The Convent (Movie Review)

Religious Horror has been a prevalent subgenre ever since 1973’s The Exorcist shocked audiences and made them genuflect at the altar of scary. The latest entry into the field, The Convent, arrives to select theaters, as well as On Demand, as of Friday, May 3rd, 2019, via Vertical Entertainment.

The Convent still.

In 17th century England, in the wake of a family tragedy, an orphaned young woman named Persephone (Hannah Arterton: The Five mini-series, Safe series) is accused of necromancy and scheduled to be burned at the stake for witchcraft. Fortunately, at the last minute she is offered sanctuary at a convent in the woods run by a mysterious Reverend Mother (Clare Higgins: Hellraiser 1987, The Libertine 2004) intent upon offering redemption to young souls.

Here, a group of nuns — Anna Francis (Sarah Malin:
EastEnders series, Doctor Strange 2016); Bernadine (Bethan Walker: Torchwood series, Final Fantasy XIV: Stormblood video game 2017); Lucilla (Sian Breckin: Donkey Punch 2008, Tyrannosaur 2011); Lillith (Ayvianna Snow: Retribution 2017, Corvid’s Head 2019); Constance (Eva Morgan: Knight of the Dead 2013); and Margaret (Katie Sheridan: Genie in the House series, Together 2018) — all live in seclusion and serve the Reverend Mother and the Lord.

Entrusted to the nuns’ care are three young women who, much like Persephone, have been rescued and brought to the priory to repent and seek salvation. Catherine (Emily Tucker: Lady Macbeth short 2017, Meet the Nativity mini-series 2017), Adela (Amelia Bennett: Where the Skin Lies 2017, The Secret 2018), and Emeline (Rosie Day: All Roads Lead to Rome 2015, Outlander series) each welcome their new ‘sister,’ but it’s immediately clear that the rules are quite strict and there is no fraternizing allowed.

The Convent still.

Already on edge in her new surroundings, Persephone soon realizes that all is not rosary beads and Bibles at the priory. A fever is making its way through the stone walls, and several of the sisters have fallen ill. Add to this a wretchedness that lurks within the convent’s stone walls, as well as an ominous promise from a black-clad stranger in the woods. As the tension mounts, Persephone will have to decide if her life is truly safe within the walls of the Reverend Mother’s refuge.

The Convent clocks in at 81 minutes, was directed by Paul Hyett (Howl 2015, Peripheral 2018), and written by Hyett with Conal Palmer (The Seasoning House 2012) and Gregory Blair (Deadly Revisions 2013, Garden Party Massacre 2017). It also features the acting talents of Ania Marson (Nicholas and Alexandra 1971, Emma 1972); Freddy Carter (Wonder Woman 2017, Free Rein series); and Michael Ironside (Total Recall 1990, Starship Troopers 1997).

Billed as a blend of Horror and Historical Fiction, The Convent — which is also known under the titles Heretiks and the Polish Herezja —  is both of these things but it fits best into the Religious Horror subgenre. As the story is intended to be set in the late 1600s, yes, there is a historical element at work here, however, it is not the most important element of the story but merely a setting. Instead, this tale is a bizarre blend of 2019’s St. Agatha and any of the endless ‘conjuring gone awry’ flicks available. In short, you can expect nuns, malevolence, blood, and a priory with some serious supernatural problems!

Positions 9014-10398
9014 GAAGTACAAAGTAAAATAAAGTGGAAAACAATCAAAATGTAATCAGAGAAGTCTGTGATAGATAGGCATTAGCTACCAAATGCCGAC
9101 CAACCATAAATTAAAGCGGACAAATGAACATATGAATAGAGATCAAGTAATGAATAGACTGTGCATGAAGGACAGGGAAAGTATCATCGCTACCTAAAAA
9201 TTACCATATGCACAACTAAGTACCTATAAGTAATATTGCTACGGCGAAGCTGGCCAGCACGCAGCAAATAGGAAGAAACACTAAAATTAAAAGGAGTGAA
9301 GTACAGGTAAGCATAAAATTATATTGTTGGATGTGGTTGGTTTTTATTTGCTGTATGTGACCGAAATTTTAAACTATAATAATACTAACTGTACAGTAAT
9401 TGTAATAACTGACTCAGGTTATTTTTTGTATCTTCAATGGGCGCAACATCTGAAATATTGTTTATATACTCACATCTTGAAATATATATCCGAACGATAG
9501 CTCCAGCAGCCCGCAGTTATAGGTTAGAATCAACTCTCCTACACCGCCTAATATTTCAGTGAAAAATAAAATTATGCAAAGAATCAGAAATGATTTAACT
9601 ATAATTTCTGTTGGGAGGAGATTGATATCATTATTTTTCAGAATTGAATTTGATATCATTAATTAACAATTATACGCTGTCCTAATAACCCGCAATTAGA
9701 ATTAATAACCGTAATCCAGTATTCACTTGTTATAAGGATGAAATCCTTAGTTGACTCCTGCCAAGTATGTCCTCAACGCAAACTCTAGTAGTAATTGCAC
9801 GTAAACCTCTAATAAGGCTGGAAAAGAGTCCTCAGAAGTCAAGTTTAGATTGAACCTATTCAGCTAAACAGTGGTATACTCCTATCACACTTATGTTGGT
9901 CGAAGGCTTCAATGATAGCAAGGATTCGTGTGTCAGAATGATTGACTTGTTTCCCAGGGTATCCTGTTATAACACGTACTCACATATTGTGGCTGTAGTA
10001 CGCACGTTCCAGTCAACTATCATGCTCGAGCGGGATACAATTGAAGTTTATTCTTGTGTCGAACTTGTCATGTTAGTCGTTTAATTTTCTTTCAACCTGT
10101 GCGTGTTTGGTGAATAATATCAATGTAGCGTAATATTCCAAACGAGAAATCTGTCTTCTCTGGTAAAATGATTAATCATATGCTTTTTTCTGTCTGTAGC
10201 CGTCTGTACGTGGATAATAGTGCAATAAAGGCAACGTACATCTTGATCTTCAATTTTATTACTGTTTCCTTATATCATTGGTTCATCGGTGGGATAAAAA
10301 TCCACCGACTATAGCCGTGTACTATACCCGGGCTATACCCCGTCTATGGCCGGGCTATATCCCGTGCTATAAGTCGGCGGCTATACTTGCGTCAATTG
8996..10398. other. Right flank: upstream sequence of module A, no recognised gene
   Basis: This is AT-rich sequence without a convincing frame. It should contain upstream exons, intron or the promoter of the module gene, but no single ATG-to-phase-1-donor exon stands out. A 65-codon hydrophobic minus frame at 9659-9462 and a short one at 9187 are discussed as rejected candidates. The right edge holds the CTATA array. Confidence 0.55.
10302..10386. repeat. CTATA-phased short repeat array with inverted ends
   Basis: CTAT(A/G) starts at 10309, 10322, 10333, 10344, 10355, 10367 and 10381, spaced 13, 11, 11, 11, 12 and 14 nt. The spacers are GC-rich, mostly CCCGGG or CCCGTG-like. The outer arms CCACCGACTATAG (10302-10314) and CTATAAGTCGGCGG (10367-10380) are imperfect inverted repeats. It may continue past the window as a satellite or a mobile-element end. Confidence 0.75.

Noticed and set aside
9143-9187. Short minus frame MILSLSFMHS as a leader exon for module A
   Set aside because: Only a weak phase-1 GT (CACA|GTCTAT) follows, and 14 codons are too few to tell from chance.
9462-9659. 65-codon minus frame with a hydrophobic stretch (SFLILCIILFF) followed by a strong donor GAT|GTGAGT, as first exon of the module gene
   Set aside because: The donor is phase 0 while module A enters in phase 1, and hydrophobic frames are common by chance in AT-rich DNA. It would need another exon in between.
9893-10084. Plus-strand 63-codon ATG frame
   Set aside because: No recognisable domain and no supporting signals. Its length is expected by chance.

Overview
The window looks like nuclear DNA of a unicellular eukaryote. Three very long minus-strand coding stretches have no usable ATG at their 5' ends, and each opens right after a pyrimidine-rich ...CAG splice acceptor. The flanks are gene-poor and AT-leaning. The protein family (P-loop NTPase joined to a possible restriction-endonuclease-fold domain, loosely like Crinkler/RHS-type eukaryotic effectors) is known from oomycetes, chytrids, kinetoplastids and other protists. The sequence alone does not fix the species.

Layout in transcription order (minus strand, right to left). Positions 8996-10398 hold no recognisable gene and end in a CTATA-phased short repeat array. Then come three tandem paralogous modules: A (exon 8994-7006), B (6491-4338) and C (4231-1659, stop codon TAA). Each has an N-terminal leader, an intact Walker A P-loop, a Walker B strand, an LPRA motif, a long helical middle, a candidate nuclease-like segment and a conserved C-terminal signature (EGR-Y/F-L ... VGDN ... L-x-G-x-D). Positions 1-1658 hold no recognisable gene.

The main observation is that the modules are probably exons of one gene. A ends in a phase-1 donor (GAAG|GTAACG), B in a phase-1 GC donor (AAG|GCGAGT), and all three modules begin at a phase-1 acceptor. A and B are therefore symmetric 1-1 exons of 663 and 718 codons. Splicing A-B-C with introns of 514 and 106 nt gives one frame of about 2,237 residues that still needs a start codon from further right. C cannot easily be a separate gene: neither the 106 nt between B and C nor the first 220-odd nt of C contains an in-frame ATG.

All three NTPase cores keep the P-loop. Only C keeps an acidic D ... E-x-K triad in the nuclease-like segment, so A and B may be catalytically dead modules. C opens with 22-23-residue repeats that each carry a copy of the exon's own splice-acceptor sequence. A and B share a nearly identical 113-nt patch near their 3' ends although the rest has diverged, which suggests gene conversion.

While The Convent  is somewhat enjoyable to watch, it is unfortunately mired with so many issues that it can never fully attain what it sets out to achieve — which appears to be a steady building of tension and a bloody finale. Perhaps the film’s basest issue is its script, which shows promise but is too scattered to be fully effective. Inside these walls there are a bevy of mysterious nuns, ‘fallen’ young women, beatings, plucked out eyeballs galore, a conjuring, a malevolent spirit, and a veritable host of Horror cliches. Something needs to be pared down here — and someone needs to keep their eyeballs!

The Convent still.

Similarly, what’s meant to disturb you throughout the film is fairly predictable. There’s an obvious desire here to add extraneous gore, which is fine, but some of the scenes end up ridiculous because of this choice. When one of the sisters plucks out her own eyeballs and we get to see the peepers, it’s actually laughable — clearly not the reaction that was intended. The positive? There is one truly spine-tingling scene and a solid jump-scare, but that’s about all you can expect from The Convent by way of thrills and chills — and they both happen early on.

By the time the film reaches its third act, the plot has given way to ridiculousness and cliches that detract from any tension or suspense that was built earlier. Which is super unfortunate, as The Convent shows possibility. Its actors — particularly Arterton (Persephone), Higgins (Reverend Mother), and Tucker (Catherine) — do their roles justice. While they are not given the most well-rounded of characters to work with, each of the ladies injects a finesse into her role that allows the entire production to stay afloat.

So, while The Convent starts out reasonably solid and builds to a point, it then begins to devolve as it moves into its third act before it ultimately falls apart. If cheesy lines worthy of a CSI: Miami episode are your thing, sure, you might love the grand finale and its severed CGI heads. For the rest of us, The Convent ends without the bang that was necessary to make it as impactful as it might have been otherwise. Still, all of this said, it’s not the worst entry into the Religious Horror field and it certainly has its moments. For these reasons, Cryptic Rock give The Convent 3 of 5 stars.

Vertical Entertainment

Purchase The Convent:

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